The Cluricaun-a Poem, 625.
The Fairy Mythology of Ireland, 640
THE IRISH EDUCATION QUESTION :- The

Present position of; Review of the late
Parliamentary Papers and other docu-
ments affecting the New Rules" of the
National Education Board, in favour of
Convent and Monastic Schools, together
with an examination of the working of
the System, as illustrated by the Report
of the Census Commissioners for the
year 1861, and the most recent Returns

in Thom's Directory for 1864—page 603.
The Modern Clown and Old World Harle.

quin, 71.
The old Italian Comedy, Essay on, 67.
The Pulpit and its Critics, Counsels and

Warnings, 77.
The Ring of Gyges, 99.
The Grape and the Star, 338.
The Danish Duchies, their Political Posi-

tion, and the real Sentiment of their
Populations, 344.
Third Excursion “The Grand Tour,” 197.
“ Their Majesties' Servants," from Betterton

to Edmund Kean, 155.
Two Half Centuries of French Light Li-

terature, 243.
Two Old Irish Actors and their Contem-

poraries-Thomas Ryder and William
O'Brien :- Thomas Ryder, 658; William
O'Brien, 668.

Dutch Room, page 32. Part IX., Chap.
LXIX., I revisit Brandon Hall; Chap.
LXX., Lady Macbeth ; Chap. LXXI.,
Mr. Larkin is vis-à-vis with a concealed
Companion ; Chap. LXXII., The Dumb
Companion discloses himself ; Chap.
LXXIII., Of a Spectre which Old Tamar
saw; Chap. LXXIV., The Meeting in
the Long Pond Alley ; Chap. LXXV.,
Sir Harry Bracton's Invasion of Gy-
lingden; Chap. LXXVI., Mark Wyl-
der's Hand ; Chap. LXXVII., The
Mask Falls; Chap. LXXVIII., We take
leave of our Friendsconclusion-page

161.
Yankee Phraseology, Extraordinary Cha-

racter of, 477.
YAXLEY AND ITS NEIGHBOURHOOD. Chap.

I., The Father, the Child, and the Pupil ;
Chap. II., A Sketch of the Past; Chap.
III., Remonstrances and Coaxings;
Chap. IV., Dillon Crosbie; Chap. V.,
The Present to the Sick Man; Chap. VI.,
The Walk in the Snow—The Maledic-
tion, page 13. Chap. VII., Mrs. Meiklam ;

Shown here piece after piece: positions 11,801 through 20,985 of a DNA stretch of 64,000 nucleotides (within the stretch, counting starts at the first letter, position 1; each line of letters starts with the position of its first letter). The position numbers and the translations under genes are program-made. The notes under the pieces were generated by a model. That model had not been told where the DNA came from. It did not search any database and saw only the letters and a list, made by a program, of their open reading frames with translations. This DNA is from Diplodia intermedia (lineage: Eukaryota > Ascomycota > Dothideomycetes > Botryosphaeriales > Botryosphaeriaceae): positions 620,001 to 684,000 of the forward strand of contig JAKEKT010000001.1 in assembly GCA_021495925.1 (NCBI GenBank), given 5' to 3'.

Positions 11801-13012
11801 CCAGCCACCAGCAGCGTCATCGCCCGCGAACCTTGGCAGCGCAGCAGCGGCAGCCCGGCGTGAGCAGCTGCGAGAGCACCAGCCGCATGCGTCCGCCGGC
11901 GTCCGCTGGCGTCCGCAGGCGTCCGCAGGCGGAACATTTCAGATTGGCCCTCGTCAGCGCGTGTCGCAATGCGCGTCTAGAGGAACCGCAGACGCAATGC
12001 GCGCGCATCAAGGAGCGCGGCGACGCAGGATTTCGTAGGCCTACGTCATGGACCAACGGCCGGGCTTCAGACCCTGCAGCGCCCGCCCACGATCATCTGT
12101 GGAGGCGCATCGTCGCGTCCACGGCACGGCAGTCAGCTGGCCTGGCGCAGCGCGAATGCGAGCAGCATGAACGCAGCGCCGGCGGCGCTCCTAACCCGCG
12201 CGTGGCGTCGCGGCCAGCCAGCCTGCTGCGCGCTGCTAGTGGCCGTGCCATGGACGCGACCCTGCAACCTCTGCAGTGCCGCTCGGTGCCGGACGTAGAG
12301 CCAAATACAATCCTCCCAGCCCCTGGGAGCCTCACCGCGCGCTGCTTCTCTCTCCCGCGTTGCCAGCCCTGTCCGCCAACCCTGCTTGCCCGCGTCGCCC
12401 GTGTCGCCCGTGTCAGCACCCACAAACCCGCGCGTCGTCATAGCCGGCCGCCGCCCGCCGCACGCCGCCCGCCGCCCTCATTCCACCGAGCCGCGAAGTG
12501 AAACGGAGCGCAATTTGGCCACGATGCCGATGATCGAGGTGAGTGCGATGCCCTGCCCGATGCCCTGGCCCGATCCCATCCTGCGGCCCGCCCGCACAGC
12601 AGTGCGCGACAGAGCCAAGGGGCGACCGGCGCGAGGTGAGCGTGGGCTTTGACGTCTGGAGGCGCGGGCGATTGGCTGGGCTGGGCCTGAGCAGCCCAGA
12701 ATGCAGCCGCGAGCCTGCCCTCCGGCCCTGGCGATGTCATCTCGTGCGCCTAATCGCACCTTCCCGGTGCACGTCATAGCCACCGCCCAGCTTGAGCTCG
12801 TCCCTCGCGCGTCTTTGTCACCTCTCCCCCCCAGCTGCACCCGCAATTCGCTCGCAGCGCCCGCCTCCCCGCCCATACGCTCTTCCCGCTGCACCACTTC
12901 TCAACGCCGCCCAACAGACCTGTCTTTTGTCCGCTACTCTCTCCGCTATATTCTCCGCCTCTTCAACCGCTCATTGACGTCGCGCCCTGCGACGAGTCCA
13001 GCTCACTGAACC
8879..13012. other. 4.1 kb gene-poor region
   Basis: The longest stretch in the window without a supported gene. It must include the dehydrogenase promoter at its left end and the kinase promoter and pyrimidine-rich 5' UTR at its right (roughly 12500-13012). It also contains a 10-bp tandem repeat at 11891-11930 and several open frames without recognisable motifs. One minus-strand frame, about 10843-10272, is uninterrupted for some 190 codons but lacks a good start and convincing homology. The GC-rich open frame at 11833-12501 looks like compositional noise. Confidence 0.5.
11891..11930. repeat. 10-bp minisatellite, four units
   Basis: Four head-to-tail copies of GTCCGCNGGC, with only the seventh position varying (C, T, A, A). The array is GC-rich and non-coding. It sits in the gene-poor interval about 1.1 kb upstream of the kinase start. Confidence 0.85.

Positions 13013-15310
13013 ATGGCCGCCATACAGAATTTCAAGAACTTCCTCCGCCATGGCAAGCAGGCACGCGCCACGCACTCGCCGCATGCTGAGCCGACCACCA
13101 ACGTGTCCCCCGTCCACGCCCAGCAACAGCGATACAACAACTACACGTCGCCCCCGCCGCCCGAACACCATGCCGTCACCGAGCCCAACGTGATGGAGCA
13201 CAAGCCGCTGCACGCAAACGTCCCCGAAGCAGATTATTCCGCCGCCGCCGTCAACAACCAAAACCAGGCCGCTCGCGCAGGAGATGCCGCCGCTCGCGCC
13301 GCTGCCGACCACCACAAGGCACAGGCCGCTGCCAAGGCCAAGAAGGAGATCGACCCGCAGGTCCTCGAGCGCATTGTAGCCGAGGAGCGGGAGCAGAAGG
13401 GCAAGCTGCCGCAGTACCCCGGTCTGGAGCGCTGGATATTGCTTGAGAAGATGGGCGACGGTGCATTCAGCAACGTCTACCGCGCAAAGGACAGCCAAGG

Chap. VIII., Dillon receives a Present;
Chap. IX., The Messenger comes; Chap.
X., Lizette leaves the Cottage, page
134. Chap. XI., Mrs. Pilmer is dis-
turbed; Chap. XII., Mrs. Meiklam's
Thoughts about Lizette; Chap. XIII.,
The Birthday Fête; Chap. XIV., Some
Arrangements concerning Dillon Crosbie;
Chap. XV., The Last Night and the
Last Morning; Chap. XVI., Lizette
and Bessie; Chap. XVII., A Removal
determined upon, page 286. Chap
XVIII., Tom Ryder's early Courtship;
Chap. XIX., The new Will; Chap. XX.,
An unfortunate Meeting ; Chap. XXI.,
The Bell that Luke Bagly hears; Chap.
XXII., The sudden Call; Chap. XXIII.,
Some unpleasant Reports spread about
Yaxley ; Chap. XXIV., Mr. Hilbert has
something to say to Mrs. Copley ; Chap.
XXV., Farewells, page 407. Chap.
XXVI., The Journey to London; Chap.
XXVII., An unexpected Meeting ;
Chap. XXVIII., The Arrival at Mark-
ham House; Chap. XXIX., A Dear
Friend's Welcome; Chap. XXX., Re-
miniscences; Chap. XXXI., Miss Pil.
mer's Confidential Information; Chap.
XXXII., An unexpected Summons;
Chap. XXXIII., An unwelcome Visitor;
Chap. XXXIV., A Letter from Yaxley;
Chap. XXXV., The Dimming Sight,
page 568. Chap. XXXVI., Mrs. Pilmer,
has a private Interview with Mr. Ryder;
Chap. XXXVII., L'Amour Tendre ;
Chap. XXXVIII., Hopeless ; Chap.
XXXIX., Waiting ; Chap. XL., An-
guish Unknown; Chap. XLI., The
wrong part of the Letter, page 685.

Whitworth, Armstrong, and Rival Guns, 544.
Wicked Captain Walshawe of Wauling: A

Tale. Chap. I., Peg O'Neill pays the
Captain's Debts ; Chap. II., The Blessed
Candle; Chap. III., My Uncle Watson
visits Wauling; Chap. IV., In the Par-
lour ; Chap. V., The Bed-Chamber;
Chap. VI., The Extinguisher is lifted;
Chap. VII., The Visitation culminates-

conclusion-449.
Wilks the Actor: His later Career in Lon-

don, 310.
Windsor, when George the Third was King,

457.
“Woman's Rights" in Ecclesiastical Mat-

ters in America, 477.
Writings of Alphonse Karr, 321.
WYLDER'S HAND: By the Author of " The

House by the Churchyard" (continued
from previous Volume.) Part VIII.
Chap. LX., The Brandon Conservatory;
Chap. LXI., Concerning a new danger
which threatened Captain Stanley Lake;
Chap. LXII., Miss Rachel Lake becomes
violent; Chap. LXIII., The Attorney
in Redman's Dell; Chap. LXIV., Rachel
Lake before the Accuser; Chap. LXV.,
In which Dame Dutton is visited; Chap.
LXVI., The Captain explains why Mark
Wylder absconded; Chap. LXVII., The
Ace of Hearts; Chap. LXVIII., In the

DUBLIN: Printed by ALEXANDER THOM, 87 & 88, Abbey-street.